Journal List > Perinatology > v.30(4) > 1144130

Perinatology. 2019 Dec;30(4):214-220. Korean.
Published online Dec 31, 2019.  https://doi.org/10.14734/PN.2019.30.4.214
Copyright © 2019 The Korean Society of Perinatology
Efficacy of Multidisciplinary Clinical Pathway for the Management of Postpartum Hemorrhage
A Mi Kim, MD, Sang Jun Kim, MD, Yoon Ha Kim, MD, PhD, Jong Woon Kim, MD, PhD, Hyun Ah Chung, MD, Kyung Hwa Han, MD and Han Bich Choi, MD
Department of Obstetrics and Gynecology, Chonnam National University Medical School, Gwangju, Korea.

Correspondence to Yoon Ha Kim, MD, PhD. Department of Obstetrics and Gynecology, Chonnam National University Medical School, 160 Baekseo-ro, Dong-Gu, Gwangju 61469, Korea. Tel: +82-62-220-6376, Fax: +82-62-227-1637, Email: kimyh@jnu.ac.kr
Received Dec 16, 2018; Revised Apr 12, 2019; Accepted Sep 23, 2019.

This is an Open Access article distributed under the terms of the Creative Commons Attribution Non-Commercial License (http://creativecommons.org/licenses/by-nc/4.0/) which permits unrestricted non-commercial use, distribution, and reproduction in any medium, provided the original work is properly cited.


Abstract

Objective

To evaluate the efficacy of the clinical pathway known as the best linkage for expeditious expert decision (BLEED) system that we newly developed for the effective management of postpartum bleeding.

Methods

This study was designed as a retrospective analysis. From January 2015 to May 2019, 155 patients who were treated for postpartum hemorrhage were included in our study. The non-BLEED group included 86 patients who admit with postpartum hemorrhage before the introduction of BLEED system, and the BLEED group included 69 patients who were applied with BLEED system. We compared the outcomes between two groups including duration of hospital stay and amount of transfusion.

Results

Duration of hospital stay was shorter in BLEED group than in non-BLEED group (4.0±1.9 vs. 4.7±2.7 days, P<0.05). Amount of red blood cell transfusion was less in BLEED group than in non-BLEED group (4.7±3.3 vs. 6.4±5.4 units, P<0.05). There were no difference in clinical characteristics, initial laboratory value, time to get a blood transfusion between the two groups. There were no difference between the two groups in terms of management techniques, such as uterotonics, intrauterine balloon tamponade, pelvic artery embolization and cesarean hysterectomy.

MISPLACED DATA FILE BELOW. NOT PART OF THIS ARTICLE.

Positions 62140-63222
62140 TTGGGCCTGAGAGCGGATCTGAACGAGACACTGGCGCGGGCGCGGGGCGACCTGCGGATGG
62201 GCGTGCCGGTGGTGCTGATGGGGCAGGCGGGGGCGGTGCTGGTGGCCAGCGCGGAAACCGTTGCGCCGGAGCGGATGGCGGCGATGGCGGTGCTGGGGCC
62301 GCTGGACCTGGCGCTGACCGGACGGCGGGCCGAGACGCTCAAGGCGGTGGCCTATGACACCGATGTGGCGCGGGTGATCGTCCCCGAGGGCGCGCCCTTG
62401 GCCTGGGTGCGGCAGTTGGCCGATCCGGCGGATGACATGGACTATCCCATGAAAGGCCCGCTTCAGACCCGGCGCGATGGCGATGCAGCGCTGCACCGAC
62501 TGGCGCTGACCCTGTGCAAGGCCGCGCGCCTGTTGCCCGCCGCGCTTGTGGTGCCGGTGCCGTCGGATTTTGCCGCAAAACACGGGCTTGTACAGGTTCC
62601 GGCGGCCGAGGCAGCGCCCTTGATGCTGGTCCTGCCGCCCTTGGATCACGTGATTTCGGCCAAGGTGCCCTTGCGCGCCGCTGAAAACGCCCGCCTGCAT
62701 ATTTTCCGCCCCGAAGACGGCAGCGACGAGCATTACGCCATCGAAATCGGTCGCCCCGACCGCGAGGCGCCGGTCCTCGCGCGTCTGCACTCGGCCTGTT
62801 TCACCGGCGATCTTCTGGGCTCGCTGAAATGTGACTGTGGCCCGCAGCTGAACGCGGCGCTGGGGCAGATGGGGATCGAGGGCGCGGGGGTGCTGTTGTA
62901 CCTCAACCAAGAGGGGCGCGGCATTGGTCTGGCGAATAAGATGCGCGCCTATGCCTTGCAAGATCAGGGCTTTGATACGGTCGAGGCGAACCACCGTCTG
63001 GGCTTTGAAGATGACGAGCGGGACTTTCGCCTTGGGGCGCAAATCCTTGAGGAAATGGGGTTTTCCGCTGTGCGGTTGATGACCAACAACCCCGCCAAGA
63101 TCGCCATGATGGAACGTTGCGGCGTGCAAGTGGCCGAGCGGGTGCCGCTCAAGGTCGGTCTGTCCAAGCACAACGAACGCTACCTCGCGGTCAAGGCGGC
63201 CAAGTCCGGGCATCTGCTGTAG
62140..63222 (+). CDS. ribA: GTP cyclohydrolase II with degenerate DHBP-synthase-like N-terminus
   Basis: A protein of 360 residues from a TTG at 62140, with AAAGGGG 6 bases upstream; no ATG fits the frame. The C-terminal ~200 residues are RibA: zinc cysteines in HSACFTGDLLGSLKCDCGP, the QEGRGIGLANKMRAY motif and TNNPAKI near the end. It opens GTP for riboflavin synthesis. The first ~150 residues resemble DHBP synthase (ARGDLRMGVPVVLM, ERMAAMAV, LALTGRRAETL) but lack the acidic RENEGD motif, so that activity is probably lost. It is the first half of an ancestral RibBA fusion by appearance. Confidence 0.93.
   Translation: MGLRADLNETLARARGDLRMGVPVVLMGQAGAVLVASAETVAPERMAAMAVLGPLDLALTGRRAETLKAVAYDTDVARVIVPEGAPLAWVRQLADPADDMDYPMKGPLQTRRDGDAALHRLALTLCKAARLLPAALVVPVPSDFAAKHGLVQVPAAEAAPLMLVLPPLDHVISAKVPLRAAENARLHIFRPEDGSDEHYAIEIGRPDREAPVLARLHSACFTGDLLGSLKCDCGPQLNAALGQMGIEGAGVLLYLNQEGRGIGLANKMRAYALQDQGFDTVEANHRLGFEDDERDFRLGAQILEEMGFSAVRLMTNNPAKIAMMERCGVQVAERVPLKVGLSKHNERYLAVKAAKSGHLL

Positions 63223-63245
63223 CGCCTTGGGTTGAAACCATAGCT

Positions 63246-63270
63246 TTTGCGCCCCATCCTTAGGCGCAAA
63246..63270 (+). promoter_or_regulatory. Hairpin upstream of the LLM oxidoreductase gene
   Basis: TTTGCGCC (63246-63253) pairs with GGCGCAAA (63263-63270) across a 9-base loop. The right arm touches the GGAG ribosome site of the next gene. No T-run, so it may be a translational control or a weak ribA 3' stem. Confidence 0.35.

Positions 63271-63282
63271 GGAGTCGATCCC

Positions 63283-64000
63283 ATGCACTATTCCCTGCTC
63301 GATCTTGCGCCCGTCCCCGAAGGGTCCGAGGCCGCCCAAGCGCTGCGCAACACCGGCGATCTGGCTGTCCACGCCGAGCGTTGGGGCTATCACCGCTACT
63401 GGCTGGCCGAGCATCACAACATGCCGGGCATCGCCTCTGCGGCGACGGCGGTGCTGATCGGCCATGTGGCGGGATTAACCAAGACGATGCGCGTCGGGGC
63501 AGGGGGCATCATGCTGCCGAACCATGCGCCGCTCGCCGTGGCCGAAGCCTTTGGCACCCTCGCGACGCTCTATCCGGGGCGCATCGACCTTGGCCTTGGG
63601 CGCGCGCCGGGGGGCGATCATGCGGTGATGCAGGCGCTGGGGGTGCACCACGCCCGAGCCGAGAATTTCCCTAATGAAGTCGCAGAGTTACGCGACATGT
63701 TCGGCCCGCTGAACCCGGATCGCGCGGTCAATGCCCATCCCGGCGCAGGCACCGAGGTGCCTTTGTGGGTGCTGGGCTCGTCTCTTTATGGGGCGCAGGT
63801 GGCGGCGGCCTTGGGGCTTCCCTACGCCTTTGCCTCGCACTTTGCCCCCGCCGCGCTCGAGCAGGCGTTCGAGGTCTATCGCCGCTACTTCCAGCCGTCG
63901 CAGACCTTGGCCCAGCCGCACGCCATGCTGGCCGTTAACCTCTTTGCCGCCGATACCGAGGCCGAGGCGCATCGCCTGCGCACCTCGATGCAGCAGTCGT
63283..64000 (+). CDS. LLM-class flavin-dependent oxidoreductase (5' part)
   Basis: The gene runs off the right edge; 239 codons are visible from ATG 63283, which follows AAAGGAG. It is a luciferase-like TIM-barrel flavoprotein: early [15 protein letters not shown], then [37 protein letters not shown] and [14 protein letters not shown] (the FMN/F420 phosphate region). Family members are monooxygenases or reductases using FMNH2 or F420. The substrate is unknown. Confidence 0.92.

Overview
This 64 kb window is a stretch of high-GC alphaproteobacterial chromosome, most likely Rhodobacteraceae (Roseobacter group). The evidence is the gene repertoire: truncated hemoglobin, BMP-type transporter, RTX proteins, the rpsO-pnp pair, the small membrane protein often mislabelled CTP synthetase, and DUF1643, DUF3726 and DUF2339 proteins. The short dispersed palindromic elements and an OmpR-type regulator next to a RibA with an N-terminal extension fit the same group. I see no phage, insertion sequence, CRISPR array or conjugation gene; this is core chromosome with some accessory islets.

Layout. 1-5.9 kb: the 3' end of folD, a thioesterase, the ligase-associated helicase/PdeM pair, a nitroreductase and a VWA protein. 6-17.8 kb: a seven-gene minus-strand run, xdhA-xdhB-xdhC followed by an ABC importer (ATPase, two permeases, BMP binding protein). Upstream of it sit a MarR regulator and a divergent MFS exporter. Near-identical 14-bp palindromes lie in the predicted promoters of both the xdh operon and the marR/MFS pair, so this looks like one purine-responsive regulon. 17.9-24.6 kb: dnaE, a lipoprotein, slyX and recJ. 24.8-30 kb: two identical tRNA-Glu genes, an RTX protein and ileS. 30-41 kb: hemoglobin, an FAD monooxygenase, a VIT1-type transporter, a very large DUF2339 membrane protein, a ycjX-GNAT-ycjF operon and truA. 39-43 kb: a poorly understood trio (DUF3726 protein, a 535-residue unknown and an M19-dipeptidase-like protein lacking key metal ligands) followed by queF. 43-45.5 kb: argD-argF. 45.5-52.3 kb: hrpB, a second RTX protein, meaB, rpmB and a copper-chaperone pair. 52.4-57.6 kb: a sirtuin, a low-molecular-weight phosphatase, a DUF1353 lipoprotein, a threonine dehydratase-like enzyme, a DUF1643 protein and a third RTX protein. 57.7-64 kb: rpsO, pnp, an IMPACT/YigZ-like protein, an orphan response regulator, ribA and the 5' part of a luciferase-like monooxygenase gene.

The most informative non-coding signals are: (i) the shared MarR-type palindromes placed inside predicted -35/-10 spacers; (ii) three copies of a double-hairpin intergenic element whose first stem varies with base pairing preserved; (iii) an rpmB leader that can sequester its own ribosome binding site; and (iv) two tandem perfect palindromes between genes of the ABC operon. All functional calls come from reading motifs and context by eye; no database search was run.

Conclusion

BLEED system can be helpful method for the management of patients with postpartum hemorrhage.

Keywords: Postpartum hemorrhage; Critical pathways

Figures


Fig. 1
Patient information check list. BP, blood pressure; BW, body weight; Ht, height; P/I, present illness; CS, caesarean section; VD, vaginal delivery; NPO, nothing by mouth; P/Hx, past history; PR, pulse rate; Hb, hemoglobin; ABO, ABO blood type.
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Fig. 2
(A) Initial protocol when patient occurred. (B) Protocol when BLEED system activation after patient arrival. OB, obstetrics and gynecology; BLEED, best linkage for expeditious expert decision; IV, intra-venous; ER, emergency.
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Fig. 3
(A) Before arrival check list. (B) Initial check list. BLEED, best linkage for expeditious expert decision; ANES, anesthesiology; RD, radiology; F, fellow; V/S, vital sign; U/O, urine output; AC, abdominal circumference; IV, intra-venous; ABG, arterial blood gas; OBGY, obstetrics and gynecology; US, ultrasonography; EKG, electrocardiography; CXR, chest x-ray.
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Tables


Table 2
Comparison of Management and Outcomes between the Two Groups
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Table 3
Comparison of Amount of Transfusion and Hospital Day between the Two Group
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Table 4
Comparison of Management Course between the Two Groups
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Table 5
Comparison of Daytime and Nighttime Difference to Embolization Duration between the Two Groups
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Table 6
Comparison of Amount of Transfusion and Hospital Day between the Two Groups
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